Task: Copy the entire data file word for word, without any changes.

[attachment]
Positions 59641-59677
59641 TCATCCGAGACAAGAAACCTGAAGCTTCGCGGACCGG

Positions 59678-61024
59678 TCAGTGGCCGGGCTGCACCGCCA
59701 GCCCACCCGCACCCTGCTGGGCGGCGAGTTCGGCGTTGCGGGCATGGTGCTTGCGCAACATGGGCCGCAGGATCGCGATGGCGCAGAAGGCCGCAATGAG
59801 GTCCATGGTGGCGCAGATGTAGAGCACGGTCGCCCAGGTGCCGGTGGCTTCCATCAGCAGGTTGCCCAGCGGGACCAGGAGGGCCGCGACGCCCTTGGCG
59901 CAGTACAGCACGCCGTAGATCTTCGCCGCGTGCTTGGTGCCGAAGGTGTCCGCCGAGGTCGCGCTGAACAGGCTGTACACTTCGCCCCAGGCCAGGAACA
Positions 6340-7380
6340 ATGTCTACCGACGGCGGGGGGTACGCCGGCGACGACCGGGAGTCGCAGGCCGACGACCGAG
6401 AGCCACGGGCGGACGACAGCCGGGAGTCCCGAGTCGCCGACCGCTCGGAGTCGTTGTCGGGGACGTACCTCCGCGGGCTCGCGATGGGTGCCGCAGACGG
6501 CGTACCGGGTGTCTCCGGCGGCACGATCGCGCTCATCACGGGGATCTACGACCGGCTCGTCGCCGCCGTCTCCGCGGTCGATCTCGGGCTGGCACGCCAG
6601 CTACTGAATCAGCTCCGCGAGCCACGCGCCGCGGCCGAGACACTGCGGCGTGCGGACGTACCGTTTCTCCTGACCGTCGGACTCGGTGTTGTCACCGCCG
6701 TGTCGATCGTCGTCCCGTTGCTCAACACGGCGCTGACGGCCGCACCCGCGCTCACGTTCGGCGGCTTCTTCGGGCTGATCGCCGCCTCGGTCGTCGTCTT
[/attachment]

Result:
Positions 59641-59677
59641 TCATCCGAGACAAGAAACCTGAAGCTTCGCGGACCGG

Positions 59678-61024
59678 TCAGTGGCCGGGCTGCACCGCCA
59701 GCCCACCCGCACCCTGCTGGGCGGCGAGTTCGGCGTTGCGGGCATGGTGCTTGCGCAACATGGGCCGCAGGATCGCGATGGCGCAGAAGGCCGCAATGAG
59801 GTCCATGGTGGCGCAGATGTAGAGCACGGTCGCCCAGGTGCCGGTGGCTTCCATCAGCAGGTTGCCCAGCGGGACCAGGAGGGCCGCGACGCCCTTGGCG
59901 CAGTACAGCACGCCGTAGATCTTCGCCGCGTGCTTGGTGCCGAAGGTGTCCGCCGAGGTCGCGCTGAACAGGCTGTACACTTCGCCCCAGGCCAGGAACA
Positions 6340-7380
6340 ATGTCTACCGACGGCGGGGGGTACGCCGGCGACGACCGGGAGTCGCAGGCCGACGACCGAG
6401 AGCCACGGGCGGACGACAGCCGGGAGTCCCGAGTCGCCGACCGCTCGGAGTCGTTGTCGGGGACGTACCTCCGCGGGCTCGCGATGGGTGCCGCAGACGG
6501 CGTACCGGGTGTCTCCGGCGGCACGATCGCGCTCATCACGGGGATCTACGACCGGCTCGTCGCCGCCGTCTCCGCGGTCGATCTCGGGCTGGCACGCCAG
6601 CTACTGAATCAGCTCCGCGAGCCACGCGCCGCGGCCGAGACACTGCGGCGTGCGGACGTACCGTTTCTCCTGACCGTCGGACTCGGTGTTGTCACCGCCG
6701 TGTCGATCGTCGTCCCGTTGCTCAACACGGCGCTGACGGCCGCACCCGCGCTCACGTTCGGCGGCTTCTTCGGGCTGATCGCCGCCTCGGTCGTCGTCTT